While a juvenile Clown Triggerfish can be kept in a community aquarium with more passive fish species, it will turn into a potentially murderous tankmate as it grows larger. I have seen and heard stories about large adult Clown Triggerfish that ignored fish neighbors in a larger aquarium for months or even years, and then, as if someone flipped a switch, the Clown Triggerfish goes crazy and starts tearing up the other fish. There are other individuals that seem to maintain a more stable demeanour and don’t become overly aggressive. Belligerent fish are the only suitable tankmates for most adult Clown Triggerfish. Species that are best-suited to live with a Clown Triggerfish include large groupers, Dampiera Dottybacks (Labracinus spp.), larger Maori wrasses (Cheilinus spp.), mean surgeonfish (e.g., Sohal Surgeonfish, Acanthurus shoal; Lined Surgeonfish, A. lineatus) and other aggressive triggerfish (e.g., Orangelined Triggerfish, Balistapus undulates). If you are lucky enough to get a clown triggerfish that is less of a sociopath, you may get away with large angelfish, various surgeonfish and rabbitfish. Keep only one Clown Triggerfish per aquarium. While Clown Triggerfish are not a good choice for most reef aquariums, as they feed on a wide range of invertebrates (including crustaceans, mollusks, sea stars and urchins), I have seen them in reef aquariums that were comprised mainly of soft corals. Some triggerfish will also bite the tips off of staghorn corals (Acropora spp.).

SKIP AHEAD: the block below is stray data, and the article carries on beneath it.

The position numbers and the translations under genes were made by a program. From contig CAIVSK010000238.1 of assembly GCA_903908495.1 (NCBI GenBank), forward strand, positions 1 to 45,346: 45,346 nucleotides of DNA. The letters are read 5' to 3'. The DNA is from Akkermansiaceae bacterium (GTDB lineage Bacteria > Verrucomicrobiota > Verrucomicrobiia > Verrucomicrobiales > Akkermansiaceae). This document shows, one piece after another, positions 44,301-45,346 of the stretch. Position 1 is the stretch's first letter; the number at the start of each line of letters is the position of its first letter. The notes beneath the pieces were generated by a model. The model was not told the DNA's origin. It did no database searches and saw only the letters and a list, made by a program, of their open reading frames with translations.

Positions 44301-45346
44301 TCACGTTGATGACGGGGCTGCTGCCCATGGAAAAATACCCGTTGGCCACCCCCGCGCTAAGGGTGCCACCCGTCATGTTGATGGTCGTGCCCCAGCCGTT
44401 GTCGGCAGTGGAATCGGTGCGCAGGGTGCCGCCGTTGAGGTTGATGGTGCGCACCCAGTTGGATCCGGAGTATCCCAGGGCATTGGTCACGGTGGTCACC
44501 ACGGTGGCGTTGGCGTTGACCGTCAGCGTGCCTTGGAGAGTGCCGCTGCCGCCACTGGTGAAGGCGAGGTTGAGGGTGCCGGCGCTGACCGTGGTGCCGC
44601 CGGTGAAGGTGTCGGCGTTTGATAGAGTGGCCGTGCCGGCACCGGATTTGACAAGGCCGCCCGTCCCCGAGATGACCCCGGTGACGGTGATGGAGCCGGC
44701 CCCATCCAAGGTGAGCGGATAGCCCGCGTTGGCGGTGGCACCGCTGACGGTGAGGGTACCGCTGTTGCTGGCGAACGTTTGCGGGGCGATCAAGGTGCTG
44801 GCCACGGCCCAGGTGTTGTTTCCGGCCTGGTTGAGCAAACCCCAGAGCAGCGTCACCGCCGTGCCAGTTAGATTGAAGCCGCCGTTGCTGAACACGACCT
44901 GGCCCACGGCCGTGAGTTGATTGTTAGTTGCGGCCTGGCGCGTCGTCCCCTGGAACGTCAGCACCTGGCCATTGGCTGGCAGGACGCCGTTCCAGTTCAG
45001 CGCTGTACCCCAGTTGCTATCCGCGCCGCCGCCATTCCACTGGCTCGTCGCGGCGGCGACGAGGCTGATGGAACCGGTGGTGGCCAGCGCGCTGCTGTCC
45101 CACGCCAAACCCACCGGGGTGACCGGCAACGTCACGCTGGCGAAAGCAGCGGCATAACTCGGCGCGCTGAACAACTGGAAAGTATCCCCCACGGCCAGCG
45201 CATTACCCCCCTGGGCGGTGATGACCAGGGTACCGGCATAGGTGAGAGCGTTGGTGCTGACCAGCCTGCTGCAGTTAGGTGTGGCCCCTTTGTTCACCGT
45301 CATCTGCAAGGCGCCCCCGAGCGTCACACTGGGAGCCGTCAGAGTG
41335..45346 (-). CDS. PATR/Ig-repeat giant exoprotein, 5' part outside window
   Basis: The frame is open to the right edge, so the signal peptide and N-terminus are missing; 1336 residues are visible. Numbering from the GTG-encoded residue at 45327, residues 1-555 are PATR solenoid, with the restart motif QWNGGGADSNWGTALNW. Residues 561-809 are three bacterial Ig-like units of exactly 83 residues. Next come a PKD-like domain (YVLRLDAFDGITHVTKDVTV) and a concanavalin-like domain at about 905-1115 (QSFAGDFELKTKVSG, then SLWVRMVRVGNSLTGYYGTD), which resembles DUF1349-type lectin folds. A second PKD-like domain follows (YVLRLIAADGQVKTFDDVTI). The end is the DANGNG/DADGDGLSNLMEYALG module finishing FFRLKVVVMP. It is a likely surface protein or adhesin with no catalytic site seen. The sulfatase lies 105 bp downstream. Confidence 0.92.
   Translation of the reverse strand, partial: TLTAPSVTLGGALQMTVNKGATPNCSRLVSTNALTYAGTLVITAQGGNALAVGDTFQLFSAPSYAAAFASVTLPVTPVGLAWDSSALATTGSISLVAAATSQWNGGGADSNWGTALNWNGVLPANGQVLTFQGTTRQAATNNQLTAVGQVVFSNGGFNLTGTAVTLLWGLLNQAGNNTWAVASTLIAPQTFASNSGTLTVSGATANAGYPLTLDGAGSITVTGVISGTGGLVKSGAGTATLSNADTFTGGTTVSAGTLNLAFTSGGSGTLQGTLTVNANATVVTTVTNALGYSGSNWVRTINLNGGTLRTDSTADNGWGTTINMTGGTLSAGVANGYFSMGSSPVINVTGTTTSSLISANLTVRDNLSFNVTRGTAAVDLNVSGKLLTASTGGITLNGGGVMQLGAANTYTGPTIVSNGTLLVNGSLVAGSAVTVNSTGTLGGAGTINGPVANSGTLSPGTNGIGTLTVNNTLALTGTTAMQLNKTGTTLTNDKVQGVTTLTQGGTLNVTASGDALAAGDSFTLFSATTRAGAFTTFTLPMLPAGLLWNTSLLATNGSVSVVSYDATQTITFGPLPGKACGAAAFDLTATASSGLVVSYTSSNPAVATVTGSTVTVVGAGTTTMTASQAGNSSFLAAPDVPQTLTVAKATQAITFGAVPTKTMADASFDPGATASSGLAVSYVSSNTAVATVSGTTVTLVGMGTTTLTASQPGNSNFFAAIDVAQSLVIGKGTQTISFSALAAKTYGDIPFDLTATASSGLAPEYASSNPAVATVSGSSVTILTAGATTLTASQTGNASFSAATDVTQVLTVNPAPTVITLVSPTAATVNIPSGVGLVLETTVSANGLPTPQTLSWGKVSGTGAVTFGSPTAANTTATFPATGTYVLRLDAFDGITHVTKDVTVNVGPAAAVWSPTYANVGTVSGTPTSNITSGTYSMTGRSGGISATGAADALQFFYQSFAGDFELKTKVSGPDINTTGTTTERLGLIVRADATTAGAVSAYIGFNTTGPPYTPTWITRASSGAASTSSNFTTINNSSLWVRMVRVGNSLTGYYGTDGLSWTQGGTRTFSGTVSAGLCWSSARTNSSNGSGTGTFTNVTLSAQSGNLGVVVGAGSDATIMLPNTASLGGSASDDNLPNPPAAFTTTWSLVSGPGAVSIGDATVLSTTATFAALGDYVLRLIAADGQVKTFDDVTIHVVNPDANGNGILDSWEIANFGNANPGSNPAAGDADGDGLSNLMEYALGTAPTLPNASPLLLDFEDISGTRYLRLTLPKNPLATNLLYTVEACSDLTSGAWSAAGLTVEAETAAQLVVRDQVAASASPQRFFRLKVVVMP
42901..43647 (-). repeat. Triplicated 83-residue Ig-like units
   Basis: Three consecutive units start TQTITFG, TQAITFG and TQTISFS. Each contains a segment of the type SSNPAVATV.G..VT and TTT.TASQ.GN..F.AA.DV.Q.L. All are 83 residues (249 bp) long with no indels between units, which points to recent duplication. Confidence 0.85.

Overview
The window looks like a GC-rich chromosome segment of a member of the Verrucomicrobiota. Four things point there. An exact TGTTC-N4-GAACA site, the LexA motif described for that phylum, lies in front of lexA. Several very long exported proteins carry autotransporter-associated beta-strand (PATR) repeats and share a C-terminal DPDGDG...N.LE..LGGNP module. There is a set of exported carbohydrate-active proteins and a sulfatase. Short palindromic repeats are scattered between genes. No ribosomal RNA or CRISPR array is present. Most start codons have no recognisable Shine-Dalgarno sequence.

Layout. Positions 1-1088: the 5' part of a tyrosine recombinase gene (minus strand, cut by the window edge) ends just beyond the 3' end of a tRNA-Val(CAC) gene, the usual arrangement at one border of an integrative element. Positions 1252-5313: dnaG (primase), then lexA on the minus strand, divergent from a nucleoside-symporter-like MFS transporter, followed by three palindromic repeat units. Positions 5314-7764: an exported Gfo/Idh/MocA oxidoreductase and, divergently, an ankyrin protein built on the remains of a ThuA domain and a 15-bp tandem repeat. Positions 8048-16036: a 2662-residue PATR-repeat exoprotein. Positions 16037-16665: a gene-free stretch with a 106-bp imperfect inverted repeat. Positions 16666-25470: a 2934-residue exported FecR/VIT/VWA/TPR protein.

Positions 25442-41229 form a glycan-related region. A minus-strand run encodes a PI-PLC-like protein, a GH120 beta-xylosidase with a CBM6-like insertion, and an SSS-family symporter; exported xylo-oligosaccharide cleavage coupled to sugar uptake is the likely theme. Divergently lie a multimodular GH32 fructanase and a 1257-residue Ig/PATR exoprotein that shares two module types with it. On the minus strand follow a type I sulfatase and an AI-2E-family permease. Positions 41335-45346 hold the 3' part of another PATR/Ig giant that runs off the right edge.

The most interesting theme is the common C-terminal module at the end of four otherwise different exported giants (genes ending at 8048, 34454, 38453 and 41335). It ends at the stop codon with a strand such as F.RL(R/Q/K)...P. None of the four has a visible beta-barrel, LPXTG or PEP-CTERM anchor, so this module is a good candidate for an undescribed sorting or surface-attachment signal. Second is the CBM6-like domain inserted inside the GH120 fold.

Clown Triggerfish should be kept in a tank that is large enough to give them plenty of open swimming space. It only seldom grows to it full size in aquariums and a 25cm Clown Triggerfish has to be considered large in aquariums. They have a rather long lifespan and can live to be over 10 years old in aquariums and even older in the wild. They should also be provided with rockwork containing holes where they can lodge themselves when feeling threatened by either the aquarist or larger aggressive fishes. The young Clown Triggerfish can be housed in an aquarium as small as 10 gallons. But it will outgrow an aquarium of this size quickly. If kept on its own, an adult Clown Triggerfish can live its entire life in an aquarium as small as 75 gallons, but if you want to house it with other fish, an aquarium of at least 180 gallons is best. One way to keep your Clown Triggerfish entertained is to place a lot of rubble on the aquarium bottom and add a handful of live ghost shrimp for the Clown Triggerfish to hunt. The Clown Triggerfish will lift chunks of rubble in its mouth as it tries to uncover concealed prey. The Clown Triggerfish will also use its power jaws to lift and move faux corals.